There’s a fantastic quote by Neale Donald Walsch:
“Life begins at the end of your comfort zone.”
What’s it like when you’re in your Comfort Zone? For most of us it’s a warm and fuzzily familiar place where things are pretty much predictable; and though it feels comfortable and cosy it’s actually a place full of fear and anxiety. The fears keep us trapped in old habits and old ways of thinking and behaving; then our anxiety about losing control stops us from making changes.
The Comfort Zone’s a recognised psychological state* which we believe prevents stress and offers us the reassurance of familiarity.
But stepping beyond is where the magic can begin to happen
Because beyond your Comfort Zone is another place; a place where you can try different things and explore new experiences, even push yourself to try something that really scares you. We call the state beyond Comfort the Stretch Zone, and this is where things feel a little frightening but exciting; here we may feel nervous but it’s also where a lot of magic and transformation happens. You can set yourself a Goal in the Network to help you on your way out of your comfort zone.
Beyond that is the Panic Zone, where we can be almost paralysed and where we believe we can’t possibly take any action. It’s probably familiar if you’ve ever been very stressed and found you can’t think clearly for the rising tide of terror. It’s not a good place to be so we need to recognise the panic and take action (see point 8 of my Action Plan below).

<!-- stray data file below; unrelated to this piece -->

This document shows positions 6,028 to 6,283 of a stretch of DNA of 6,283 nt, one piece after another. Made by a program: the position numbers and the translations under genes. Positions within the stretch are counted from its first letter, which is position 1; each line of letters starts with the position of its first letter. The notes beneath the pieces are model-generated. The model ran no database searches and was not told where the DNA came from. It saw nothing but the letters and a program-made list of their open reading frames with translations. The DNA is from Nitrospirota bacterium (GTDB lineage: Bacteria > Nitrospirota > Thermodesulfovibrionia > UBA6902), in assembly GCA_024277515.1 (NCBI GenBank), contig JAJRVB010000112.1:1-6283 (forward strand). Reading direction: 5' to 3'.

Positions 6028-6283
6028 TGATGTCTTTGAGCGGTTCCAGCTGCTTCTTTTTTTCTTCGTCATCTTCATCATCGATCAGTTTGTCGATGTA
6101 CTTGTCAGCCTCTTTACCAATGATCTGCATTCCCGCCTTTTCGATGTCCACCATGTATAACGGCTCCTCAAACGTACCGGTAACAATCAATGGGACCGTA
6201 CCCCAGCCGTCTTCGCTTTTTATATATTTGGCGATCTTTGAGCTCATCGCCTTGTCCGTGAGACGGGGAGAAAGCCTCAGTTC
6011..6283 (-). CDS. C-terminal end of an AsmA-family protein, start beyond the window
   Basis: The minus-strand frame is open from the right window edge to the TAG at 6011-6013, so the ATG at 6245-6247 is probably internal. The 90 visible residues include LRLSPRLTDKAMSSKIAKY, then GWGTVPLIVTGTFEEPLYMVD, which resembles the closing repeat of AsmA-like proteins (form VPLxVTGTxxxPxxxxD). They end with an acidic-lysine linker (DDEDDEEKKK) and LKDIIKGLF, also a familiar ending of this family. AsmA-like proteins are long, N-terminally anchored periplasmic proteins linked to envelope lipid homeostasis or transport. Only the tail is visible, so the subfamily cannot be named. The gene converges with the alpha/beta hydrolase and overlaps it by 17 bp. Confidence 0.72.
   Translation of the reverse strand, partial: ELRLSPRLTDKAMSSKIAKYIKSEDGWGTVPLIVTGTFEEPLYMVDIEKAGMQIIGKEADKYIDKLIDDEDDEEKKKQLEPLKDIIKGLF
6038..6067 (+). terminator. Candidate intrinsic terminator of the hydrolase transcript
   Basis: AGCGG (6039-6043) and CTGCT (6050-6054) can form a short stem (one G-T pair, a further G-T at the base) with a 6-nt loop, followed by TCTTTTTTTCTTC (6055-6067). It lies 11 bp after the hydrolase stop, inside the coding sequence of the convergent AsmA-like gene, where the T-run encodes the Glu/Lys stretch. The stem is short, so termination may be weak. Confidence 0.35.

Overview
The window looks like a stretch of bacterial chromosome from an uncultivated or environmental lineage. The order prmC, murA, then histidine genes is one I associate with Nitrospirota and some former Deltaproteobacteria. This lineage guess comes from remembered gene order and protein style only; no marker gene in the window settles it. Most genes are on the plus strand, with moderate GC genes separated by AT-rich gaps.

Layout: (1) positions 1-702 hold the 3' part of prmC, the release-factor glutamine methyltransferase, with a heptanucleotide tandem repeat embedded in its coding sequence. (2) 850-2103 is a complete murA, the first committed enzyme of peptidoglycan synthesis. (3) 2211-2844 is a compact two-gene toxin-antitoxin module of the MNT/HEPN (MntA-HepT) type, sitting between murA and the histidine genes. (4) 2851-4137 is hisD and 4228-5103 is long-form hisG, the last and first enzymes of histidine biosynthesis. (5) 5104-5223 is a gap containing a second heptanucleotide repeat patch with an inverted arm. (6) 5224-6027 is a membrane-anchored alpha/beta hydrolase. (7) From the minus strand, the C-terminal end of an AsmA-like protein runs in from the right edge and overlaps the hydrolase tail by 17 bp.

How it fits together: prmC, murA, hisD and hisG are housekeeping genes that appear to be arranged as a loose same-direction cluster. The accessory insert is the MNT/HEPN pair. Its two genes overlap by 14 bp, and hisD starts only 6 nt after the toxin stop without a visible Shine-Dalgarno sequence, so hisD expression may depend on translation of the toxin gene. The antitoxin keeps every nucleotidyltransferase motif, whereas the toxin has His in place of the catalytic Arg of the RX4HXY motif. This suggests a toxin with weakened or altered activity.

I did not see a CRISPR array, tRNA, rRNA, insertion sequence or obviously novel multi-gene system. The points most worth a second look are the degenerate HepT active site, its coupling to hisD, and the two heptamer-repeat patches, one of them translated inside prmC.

So how do we begin to be brave enough?
Well for a start you don’t have to make massive changes all at once. We actually do better if we take smaller steps and gradually build on those – we’re much more likely to be successful at this if we expand the boundaries of our Comfort Zone slowly – and develop new habits and ways of being over time.
If we go too far too fast we may just end up in a panic!
Here’s my 8 Step Action Plan for leaving that Comfort Zone behind:
- Make small changes in your daily routine
Just because you’ve always done something a certain way doesn’t mean that’s the only way. You could change your morning routine a little at first – take a new route to work, swap your toast for muesli, go to the gym early rather than in the evening. Do you stay at your desk at lunchtime? Try going outside or meeting a friend. See how making changes alters your day and the way you feel. Visit the Digital Organisers and our checklists and planners to plan the new changes in your day.
- Learn something new
There’s so much evidence about how learning new things affects our brains – rewiring neural pathways and creating new connections – and it can be something really fun! Some of the best choices would be to learn to dance, sing, play an instrument or learn a language. Whatever you choose (and why stick at only one!) you can be sure that you’re also protecting yourself against some of the affects of ageing. [5 ways to discover your inner talent]
- Make a list
Think about things you’ve dreamed of doing and write them down, no matter how far-fetched and unlikely you might feel they are. OK so you wanted to be an astronaut when you were little and now you’re probably too old – well, write it down anyway! Don’t dismiss anything out of hand – remember this is about moving from Comfort to Stretch.